Skip to main content

CTV NewsNet anchor Avery Haines was fired yesterday after making slurs against blacks, Asians, lesbians and the disabled on air that have left the network brass reeling.

Henry Kowalski, CTV's senior vice-president of news, said the "nature of her comments," which were broadcast early Saturday morning, left him no alternative but to fire Ms. Haines, who had worked at the network only two months.

He added in a news release that an investigation is continuing, which means more heads could roll.

Reached at her midtown Toronto home yesterday, Ms. Haines said the past 48 hours have been her worst nightmare. She added that she understands why CTV had to fire her.

"It's a business," said the 33-year-old, who is married with a four-year-old son. "I was only there two months. They don't owe me anything."

As for the effect of the 20 seconds on her career?

Ms. Haines said the comments were not intended to denigrate anyone.

"I was making fun of myself," she said. "I was poking fun at employment equity. I wasn't slamming any group. I had no intent to be malicious or mean, or racist or sexist or homophobic. I messed up on my intro and I tried to make light of it. You know what it's like in a newsroom, cracking jokes, we were all horsing around."

Before joining CTV, Ms. Haines worked 11 years at Toronto radio station CFRB, where she won several awards for newscasting.

The public-relations scramble at CTV started Saturday when Ms. Haines flubbed a line introducing a taped report on aid to farmers, and said: "I kind of like the stuttering thing. It's like equal opportunity right?" Then she carried on with a self-deprecating script: "We've got a stuttering newscaster. We've got the black, we've got the Asian, we've got the woman. I could be a lesbian-folk-dancing-black-woman stutterer."

Then she added: "In a wheelchair . . . with a gimping, rubber leg. Yeah, really. I'd have a successful career, let me tell you."

After CTV's phone lines started flashing with calls from irate viewers, Ms. Haines apologized twice for her "insulting and derogatory comments."

CTV did not think the apologies were enough. "Ms. Haines has shown considerable journalistic talent in her short time with us and we regret that this action was necessary," Mr. Kowalski said in the release. "However, her remarks were disrespectful and unprofessional and cannot be excused."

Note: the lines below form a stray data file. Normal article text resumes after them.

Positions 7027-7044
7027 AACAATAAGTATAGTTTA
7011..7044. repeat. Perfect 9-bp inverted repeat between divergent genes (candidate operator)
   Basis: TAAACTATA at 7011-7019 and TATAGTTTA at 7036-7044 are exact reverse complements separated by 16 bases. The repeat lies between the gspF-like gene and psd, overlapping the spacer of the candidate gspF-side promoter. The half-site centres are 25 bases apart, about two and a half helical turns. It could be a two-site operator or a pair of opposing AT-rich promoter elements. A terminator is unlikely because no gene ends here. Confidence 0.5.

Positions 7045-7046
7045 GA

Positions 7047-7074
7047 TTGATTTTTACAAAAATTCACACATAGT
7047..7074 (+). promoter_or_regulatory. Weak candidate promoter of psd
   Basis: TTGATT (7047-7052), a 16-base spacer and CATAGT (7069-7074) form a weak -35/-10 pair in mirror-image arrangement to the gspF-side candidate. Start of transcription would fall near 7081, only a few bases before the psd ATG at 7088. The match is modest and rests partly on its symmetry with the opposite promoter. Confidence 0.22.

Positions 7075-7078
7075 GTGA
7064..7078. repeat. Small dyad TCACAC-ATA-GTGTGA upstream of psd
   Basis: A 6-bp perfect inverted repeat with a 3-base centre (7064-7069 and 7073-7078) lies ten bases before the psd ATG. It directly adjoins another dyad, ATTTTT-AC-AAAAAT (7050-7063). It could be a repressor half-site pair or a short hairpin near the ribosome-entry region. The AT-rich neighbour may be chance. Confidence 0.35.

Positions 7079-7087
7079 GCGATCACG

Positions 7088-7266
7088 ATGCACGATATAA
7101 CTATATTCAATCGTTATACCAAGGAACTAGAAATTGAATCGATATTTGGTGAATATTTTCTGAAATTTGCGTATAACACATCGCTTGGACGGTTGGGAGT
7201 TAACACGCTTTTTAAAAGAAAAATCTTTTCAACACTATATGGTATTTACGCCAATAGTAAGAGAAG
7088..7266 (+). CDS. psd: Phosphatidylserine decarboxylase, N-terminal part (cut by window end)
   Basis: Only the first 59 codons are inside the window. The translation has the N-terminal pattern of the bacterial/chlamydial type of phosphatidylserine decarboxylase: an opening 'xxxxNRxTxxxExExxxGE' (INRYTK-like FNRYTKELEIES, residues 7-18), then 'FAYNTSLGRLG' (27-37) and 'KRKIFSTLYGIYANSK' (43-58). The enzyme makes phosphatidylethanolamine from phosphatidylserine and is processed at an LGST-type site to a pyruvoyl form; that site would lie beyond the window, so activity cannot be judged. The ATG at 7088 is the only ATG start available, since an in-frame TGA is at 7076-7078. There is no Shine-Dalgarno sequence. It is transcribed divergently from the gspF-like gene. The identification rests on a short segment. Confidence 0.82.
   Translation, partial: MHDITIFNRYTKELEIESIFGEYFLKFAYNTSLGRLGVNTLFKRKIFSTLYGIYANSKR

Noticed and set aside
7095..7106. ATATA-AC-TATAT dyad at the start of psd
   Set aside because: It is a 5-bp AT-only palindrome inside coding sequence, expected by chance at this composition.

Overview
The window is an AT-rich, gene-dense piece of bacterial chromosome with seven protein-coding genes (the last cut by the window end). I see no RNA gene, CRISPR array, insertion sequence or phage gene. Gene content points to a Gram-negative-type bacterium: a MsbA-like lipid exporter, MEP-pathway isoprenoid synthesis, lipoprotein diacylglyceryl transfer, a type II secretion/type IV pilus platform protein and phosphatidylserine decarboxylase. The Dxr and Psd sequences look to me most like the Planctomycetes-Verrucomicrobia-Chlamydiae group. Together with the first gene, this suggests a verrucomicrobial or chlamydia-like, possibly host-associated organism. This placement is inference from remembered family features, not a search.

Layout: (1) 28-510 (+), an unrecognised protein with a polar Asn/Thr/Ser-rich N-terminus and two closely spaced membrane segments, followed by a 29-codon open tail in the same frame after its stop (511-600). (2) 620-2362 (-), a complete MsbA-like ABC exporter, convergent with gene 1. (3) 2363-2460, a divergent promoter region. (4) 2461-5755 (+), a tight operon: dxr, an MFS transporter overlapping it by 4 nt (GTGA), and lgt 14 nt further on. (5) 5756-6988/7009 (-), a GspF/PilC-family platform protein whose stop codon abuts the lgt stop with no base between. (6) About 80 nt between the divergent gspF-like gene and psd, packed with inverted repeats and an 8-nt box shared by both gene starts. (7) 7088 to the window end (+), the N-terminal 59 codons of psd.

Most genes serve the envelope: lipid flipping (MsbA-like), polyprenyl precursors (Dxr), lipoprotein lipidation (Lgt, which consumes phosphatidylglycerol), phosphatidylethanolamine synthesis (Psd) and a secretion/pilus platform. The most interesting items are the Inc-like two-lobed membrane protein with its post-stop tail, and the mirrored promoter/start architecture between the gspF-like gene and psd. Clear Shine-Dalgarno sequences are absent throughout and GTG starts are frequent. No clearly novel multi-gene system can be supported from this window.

CTV NewsNet is a taped show with a few live bits. Ms. Haines said she stumbled through the first taped intro.

"I made my remarks, my stupid joke," she said. "And then I did tape two. They aired tape one."

Ms. Haines said the mistake, made by someone in the control room, was "absolutely not deliberate.

"The person who aired this is a sweet, wonderful person and is absolutely mortified," Ms. Haines said. "I feel so badly for this person. Right after it happened, I went and hugged her. This has to be a tough thing to know. She sees me taking all the flack. I know it was not deliberate."

CFRB news director Bill Carroll, who hired Ms. Haines out of college, said he does not believe her comments reflect her beliefs or morals. "She's as good a newscaster as there is in the country," Mr. Carroll said. "I read the story and thought, of all the people . . . she's the newsroom spokesman for the downtrodden. She's not a racist or a bigot in any way. Knowing her as I know her, I can see the irony in the joke she was making. The audience, of course, didn't have the benefit of that."

One veteran newscaster who works at a competing station had no empathy yesterday for Ms. Haines.

"Come on, get with the '90s," she said. "Many a career in this industry are ruined by loose lips. And anyone who's worked in this business knows better than to talk around a live mike."

Others, however, had some sympathy for Ms. Haines's predicament. Lise Lareau, president of the 4,500-member strong Canadian Media Guild and a producer at CBC's Newsworld, said Ms. Haines should have showed more discretion and smarts.

Report an error

Editorial code of conduct